Most Americans—across generations and geographical locations—unknowingly suffer from deficient levels of vitamin D3 because our bodies lack the natural resources of this essential nutrient. Burgeoning medical studies indicate that low vitamin D3 levels are associated with the increased risk of cancers including breast, colon, and prostate, as well as a host of other serious medical conditions including heart disease, multiple sclerosis, autism, bone disease, diabetes, infections, and chronic pain. Symptoms of low vitamin D3 levels tend to be common complaints including muscle weakness, fatigue, and chronic back pain. The good news is that vitamin D3 deficiency is not only easy to diagnose by evaluating the results of a simple blood test, but can be readily resolved by taking inexpensive oral supplements.
Vitamin D3 is actually a steroid hormone, produced by our bodies when: a) our skin is exposed to solar ultraviolet B (UVB) rays for varying amounts of time and under certain conditions, or b) we consume vast quantities of cod-liver oil and fatty fish. However, unless you bask daily in UVB rays under optimal absorption conditions or eat immense amounts of wild-caught fatty fish, you probably have insufficient vitamin D3, increasing your risk of developing serious medical issues.
Simply sunbathing on a regular basis does not guarantee adequate vitamin D3 intake. A multitude of factors affect the degree of UVB sun rays absorbed by our bodies to produce vitamin D3: geographic location including latitude and altitude; a limited amount of solar UVB light; time of day and year; cloud cover; air quality; age; body weight; skin pigmentation; sunscreen use; and amount of clothing covering our bodies.
As we age, we produce less of circulating vitamin D3 (calcidiol or 25-hydroxyvitamin D) in our blood and, therefore, make less activated vitamin D3 (calcitriol) in our cells. Overweight and obese people also have difficulty producing sufficient vitamin D3. As vitamin D3 is fat-soluble, the human body’s fat cells absorb this essential nutrient, decreasing its availability to the tissue and organs. According to a study published in the American Journal of Clinical Nutrition, the vitamin D3 levels of obese persons were 57 percent lower than “lean” people exposed to the same levels of UVB light.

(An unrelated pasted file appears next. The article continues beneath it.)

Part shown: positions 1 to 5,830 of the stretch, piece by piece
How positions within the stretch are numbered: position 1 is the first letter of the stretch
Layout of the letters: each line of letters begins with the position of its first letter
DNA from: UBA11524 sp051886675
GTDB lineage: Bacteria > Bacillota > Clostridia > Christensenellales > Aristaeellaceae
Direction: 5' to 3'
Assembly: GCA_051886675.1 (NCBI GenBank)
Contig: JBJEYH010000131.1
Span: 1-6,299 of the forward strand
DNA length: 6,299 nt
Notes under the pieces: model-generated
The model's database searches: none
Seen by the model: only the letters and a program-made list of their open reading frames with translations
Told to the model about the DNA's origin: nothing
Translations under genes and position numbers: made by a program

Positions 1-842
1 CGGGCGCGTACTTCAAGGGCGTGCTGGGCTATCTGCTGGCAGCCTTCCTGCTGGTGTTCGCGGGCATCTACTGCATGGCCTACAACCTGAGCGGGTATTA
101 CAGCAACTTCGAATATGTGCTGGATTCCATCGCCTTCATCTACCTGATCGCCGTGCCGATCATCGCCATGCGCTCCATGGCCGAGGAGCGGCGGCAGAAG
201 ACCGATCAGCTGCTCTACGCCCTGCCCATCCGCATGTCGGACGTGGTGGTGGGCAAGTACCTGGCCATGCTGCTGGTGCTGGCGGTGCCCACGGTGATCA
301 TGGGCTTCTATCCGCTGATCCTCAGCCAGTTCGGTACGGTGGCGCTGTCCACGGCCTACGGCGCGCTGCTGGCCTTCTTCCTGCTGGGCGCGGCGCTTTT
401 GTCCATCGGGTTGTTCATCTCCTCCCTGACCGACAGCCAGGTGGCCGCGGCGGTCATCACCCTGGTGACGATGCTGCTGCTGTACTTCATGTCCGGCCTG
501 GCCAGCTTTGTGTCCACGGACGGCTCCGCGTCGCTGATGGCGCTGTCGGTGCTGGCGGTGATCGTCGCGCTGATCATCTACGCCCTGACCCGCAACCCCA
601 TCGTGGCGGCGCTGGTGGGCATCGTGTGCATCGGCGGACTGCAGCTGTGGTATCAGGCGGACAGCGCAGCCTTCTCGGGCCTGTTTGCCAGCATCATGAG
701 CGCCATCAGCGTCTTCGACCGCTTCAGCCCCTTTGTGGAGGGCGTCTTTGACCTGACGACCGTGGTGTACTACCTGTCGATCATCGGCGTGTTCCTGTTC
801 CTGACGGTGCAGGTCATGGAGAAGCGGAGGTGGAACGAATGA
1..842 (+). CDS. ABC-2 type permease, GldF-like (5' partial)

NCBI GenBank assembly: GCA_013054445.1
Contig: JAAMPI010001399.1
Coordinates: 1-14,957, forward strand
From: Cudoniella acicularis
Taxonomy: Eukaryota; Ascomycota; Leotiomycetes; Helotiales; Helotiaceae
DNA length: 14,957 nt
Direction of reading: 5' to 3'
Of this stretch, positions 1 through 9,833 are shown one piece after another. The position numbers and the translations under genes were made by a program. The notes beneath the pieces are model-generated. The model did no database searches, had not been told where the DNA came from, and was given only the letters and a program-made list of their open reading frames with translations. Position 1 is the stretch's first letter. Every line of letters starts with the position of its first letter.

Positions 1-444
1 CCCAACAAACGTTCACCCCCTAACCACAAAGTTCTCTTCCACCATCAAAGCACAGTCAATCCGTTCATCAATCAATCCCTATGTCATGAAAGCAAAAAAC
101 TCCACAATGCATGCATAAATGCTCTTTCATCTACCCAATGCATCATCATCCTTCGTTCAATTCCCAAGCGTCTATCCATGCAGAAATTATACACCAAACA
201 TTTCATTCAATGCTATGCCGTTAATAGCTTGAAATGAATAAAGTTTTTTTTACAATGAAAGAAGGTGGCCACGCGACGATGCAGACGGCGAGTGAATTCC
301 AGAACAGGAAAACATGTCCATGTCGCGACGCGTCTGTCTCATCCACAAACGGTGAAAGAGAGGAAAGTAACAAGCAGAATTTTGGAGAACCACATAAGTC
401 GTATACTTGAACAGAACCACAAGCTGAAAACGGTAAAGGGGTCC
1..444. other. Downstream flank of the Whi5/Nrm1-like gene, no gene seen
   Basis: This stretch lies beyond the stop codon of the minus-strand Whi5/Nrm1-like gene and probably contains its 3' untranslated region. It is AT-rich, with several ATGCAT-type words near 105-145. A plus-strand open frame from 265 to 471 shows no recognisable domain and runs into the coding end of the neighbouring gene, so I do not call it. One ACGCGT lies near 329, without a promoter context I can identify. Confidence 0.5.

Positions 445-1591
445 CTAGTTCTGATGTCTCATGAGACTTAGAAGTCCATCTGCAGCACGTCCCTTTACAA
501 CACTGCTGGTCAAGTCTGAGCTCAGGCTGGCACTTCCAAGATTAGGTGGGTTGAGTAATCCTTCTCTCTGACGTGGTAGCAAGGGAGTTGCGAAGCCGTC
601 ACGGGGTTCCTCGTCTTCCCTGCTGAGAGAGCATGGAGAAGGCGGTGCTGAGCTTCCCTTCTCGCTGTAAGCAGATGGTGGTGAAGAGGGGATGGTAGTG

Most American diets are not rich in vitamin D3. Foods that naturally contain vitamin D3 include salmon, mackerel, sardines, and cod-liver oil (they also contain a large amount of vitamin A, potentially causing vitamin A toxicity). In addition, a number of foods are fortified with “vitamin D” (either D2 or the preferred D3). Common vitamin D-fortified foods in the United States include milk, cereal, yogurt, and fruit juices but they contain only small amounts of vitamin D3. Therefore, fortified foods most likely will not effectively treat a vitamin D3 deficiency because large quantities of these foods would need to be consumed daily. For example, you would need to drink 10 eight-ounce glasses of vitamin D-fortified milk daily to obtain merely 1,000 IU of vitamin D. Another concern about fortified food products is the uncertainty of their vitamin D content. A study confirmed that the majority of the sampled fortified milk contained less than 20 percent of the stated amount on the product label. Furthermore, sampled quantities of the same brand of milk contained varying amounts of vitamin D on different days.
The most practical and effective treatment of vitamin D3 deficiency is simply taking an inexpensive, oral (a pill or sub-lingual drops) bioidentical vitamin D3, i.e., cholecalciferol, supplement that is readily available without a prescription. However, carefully read supplement labels before purchasing these products: accept no substitutes and ensure the dosage is commensurate with increasing your vitamin D3 blood levels!
In the United States vitamin D3 is available only over the counter. The only prescription for vitamin D in the United States is ergocalciferol or vitamin D2. Ergocalciferol, a plant product, is not naturally produced in our bodies, and is not a bioidentical replacement for vitamin D3. Research has indicated vitamin D3 supplementation “increases serum-25-hydroxyvitamin D more efficiently than does vitamin D2.”
Although the U.S. medical community is redefining (and increasing) the optimal levels of vitamin D3, a number of experts have opined that a healthy range of circulating vitamin D3 is at least 50-80 ng/mL. The most accurate way to determine your vitamin D3 level is to request a simple blood serum test from your healthcare practitioner. The name of the blood test is 25-hydroxyvitamin D. Owing to the medical findings over the past decade, routine blood work ordered by a practitioner often includes a vitamin D evaluation. Nonetheless, it is a good idea to check with your practitioner before your blood is drawn to ensure that the vitamin D blood test is included on the laboratory order form. Many healthcare plans cover all, or at least partial, costs of the blood test. (The ICD-9 code is 268.9.) Home test kits for 25-hydroxyvitamin D also are available on-line from reputable laboratories.
Despite the fact that vitamin D3 is stored in our fat cells and readily available in high dosages, vitamin D3 toxicity is rare. Monitor—in concert with your healthcare practitioner—your hormone and vitamin levels to ensure that your body’s tissues, organs, and cells enjoy optimal levels of these essential nutrients. Supplementing with vitamin D3 is an incredibly easy, safe, and inexpensive way to empower your health.
Copyright ©2011 by Susan Rex Ryan All rights reserved.